COLLEGE STATION, TX — On Jan 28., the College Station City Council discussed proposals to regulate the number of unrelated occupants living together.
Dubbed the Restricted Occupancy Ordinance (ROO), the meeting did not adjourn with a resolution. Presented with three alternatives to said ordinance, the council did not give direction to any of the following proposals:
- Require more on-site parking
- Fine for common code violations (ex. trash collection)
- Revoke registration permits from the owner of the offending property
The College Station City Council has asked city staff to draft ROO, to allow single-family subdivisions the option to ask for an overlay zoning; that would restrict home occupancy, to no more than two unrelated persons in said residence.
If adopted, ROO would allow property owners these additional occupancy restrictions within their subdivision boundaries. However, this proposed overlay would not create additional occupancy restrictions, automatically, for all of College Station.
To continue this conversation, virtual meetings will be held on the following dates via Zoom. Registration will not be required to join. Furthermore, an online poll will go live Monday, Feb 8. and will close Friday, Feb 26.
Feb 8: Real estate, investor, and development community
Feb 16: Neighborhood groups and associations
Feb 22: Students
All three meetings will be open to the public, and you may choose to attend one or more. They will also contain identical content, however, will be targeted with the specific audiences listed above.
During said meetings, participants will be encouraged to share their input on ROO, what percentage of property owners should be on board first, and what an appropriate legacy clause should look like for this ordinance.
The public input collected, will be consolidated and presented to the city council in March.
25 News KRHD reached out to the Texas A&M Department Head of Landscape Architecture & Urban Planning, Professor Shannon Van Zandt, and received the following statement:
"As I understand it, the City of College Station is accepting input on the possibility of allowing neighborhoods to 'opt-in' to an overlay ordinance that restricts the number of unrelated occupants to two. The purpose of the ordinance would be effectively to severely limit students from living in neighborhoods that opted into the ordinance. In doing so, it has the potential to severely limit not just student housing, but also affordable housing for more than just the student population." Professor Zandt shared in part to KRHD.
"I would not expect neighborhoods with moderate-to-high proportions of renter-occupied single-family housing to opt-in to such an ordinance, because owners of rental properties will be opposed, and owner-occupants would be limited in their ability to convert homes to rentals should they not sell. But in neighborhoods with low proportions of renters, this ordinance might be appealing as a way to maintain neighborhood stability. Many may assume that renter-occupancy reduces their property values. I don't believe the research supports that assertion, however. My professional opinion as an urban planner and affordable housing advocate is that such an ordinance is discriminatory and has the potential for disparate impacts on low-income households, including but not limited to students. And frankly, we should be concerned about affordability for both non-student households and student households. College Station is becoming increasingly unaffordable." Professor Zandt expressed in her statement.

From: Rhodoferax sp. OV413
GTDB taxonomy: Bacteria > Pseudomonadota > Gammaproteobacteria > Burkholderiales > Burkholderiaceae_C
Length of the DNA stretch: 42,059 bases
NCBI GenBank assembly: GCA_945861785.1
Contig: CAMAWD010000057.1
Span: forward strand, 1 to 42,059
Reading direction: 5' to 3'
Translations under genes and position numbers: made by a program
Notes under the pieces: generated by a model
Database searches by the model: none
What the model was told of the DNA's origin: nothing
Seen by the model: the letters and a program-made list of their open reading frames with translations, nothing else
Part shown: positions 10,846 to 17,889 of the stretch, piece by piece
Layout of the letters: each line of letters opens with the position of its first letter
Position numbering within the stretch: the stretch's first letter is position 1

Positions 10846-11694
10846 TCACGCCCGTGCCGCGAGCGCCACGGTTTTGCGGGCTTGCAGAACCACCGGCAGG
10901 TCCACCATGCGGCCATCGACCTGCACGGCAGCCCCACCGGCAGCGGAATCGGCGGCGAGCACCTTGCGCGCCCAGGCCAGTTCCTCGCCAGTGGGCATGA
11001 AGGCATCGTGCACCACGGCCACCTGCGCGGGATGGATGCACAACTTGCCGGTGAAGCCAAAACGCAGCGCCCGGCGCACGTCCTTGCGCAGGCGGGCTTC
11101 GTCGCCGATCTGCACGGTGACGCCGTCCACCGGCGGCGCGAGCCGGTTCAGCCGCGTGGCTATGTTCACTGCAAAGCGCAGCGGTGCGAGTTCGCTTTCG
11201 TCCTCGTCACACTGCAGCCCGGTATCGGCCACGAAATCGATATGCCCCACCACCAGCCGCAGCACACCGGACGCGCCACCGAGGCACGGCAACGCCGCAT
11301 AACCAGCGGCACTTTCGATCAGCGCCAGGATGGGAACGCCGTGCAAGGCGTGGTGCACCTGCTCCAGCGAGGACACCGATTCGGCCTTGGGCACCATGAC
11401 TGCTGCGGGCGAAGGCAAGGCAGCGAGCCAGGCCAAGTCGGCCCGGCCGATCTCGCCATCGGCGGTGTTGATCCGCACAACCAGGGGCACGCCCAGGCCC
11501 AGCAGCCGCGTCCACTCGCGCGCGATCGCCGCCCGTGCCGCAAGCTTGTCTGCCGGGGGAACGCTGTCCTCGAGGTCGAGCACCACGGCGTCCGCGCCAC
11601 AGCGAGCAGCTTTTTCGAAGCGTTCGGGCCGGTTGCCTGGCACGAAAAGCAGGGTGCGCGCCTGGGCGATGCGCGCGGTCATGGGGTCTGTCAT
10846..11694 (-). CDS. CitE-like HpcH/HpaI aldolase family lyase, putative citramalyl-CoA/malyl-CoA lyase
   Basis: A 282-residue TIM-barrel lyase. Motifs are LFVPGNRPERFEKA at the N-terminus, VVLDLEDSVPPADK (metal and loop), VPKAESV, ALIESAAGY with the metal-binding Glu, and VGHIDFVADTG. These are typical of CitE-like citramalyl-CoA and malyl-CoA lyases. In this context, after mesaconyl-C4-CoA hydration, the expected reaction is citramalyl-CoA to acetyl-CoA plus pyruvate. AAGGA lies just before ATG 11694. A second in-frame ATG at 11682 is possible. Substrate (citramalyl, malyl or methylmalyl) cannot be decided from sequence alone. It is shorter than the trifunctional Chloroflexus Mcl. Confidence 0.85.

Reflecting on code violations from renters, particularly, how half of the open and active cases are evenly split between owner-occupied and rental housing, Professor Zandt stated how "the motivation for such an ordinance must be somewhere else"
For example, last year, code enforcement investigated 27 complaints of more than four unrelated people living together within College Station. However, 26 did not result in filing a complaint.
Analyzing this data, Professor Zandt encourages College Station residents to, "press the Council on what problem it [ROO] is really meant to solve and ask for the data that supports the concern-because this data does not. My assessment is that the potential costs far outweigh the potential benefits."
Finally, reflecting on the three alternatives presented on Jan 28., Professor Zandt stated, "I think all three are preferable to the overlay ordinance and are much more likely to be effective in addressing the code violations of both owner-occupants and renter-occupants."
As of Feb 2., the proposed ROO ordinance has not been adopted, and the draft proposal is subject to change.
If you have additional questions about the upcoming public Zoom meetings, you are encouraged to contact Long Range Planning Administrator, Alyssa Halle-Schramm, at email@example.com or 979.764.3570.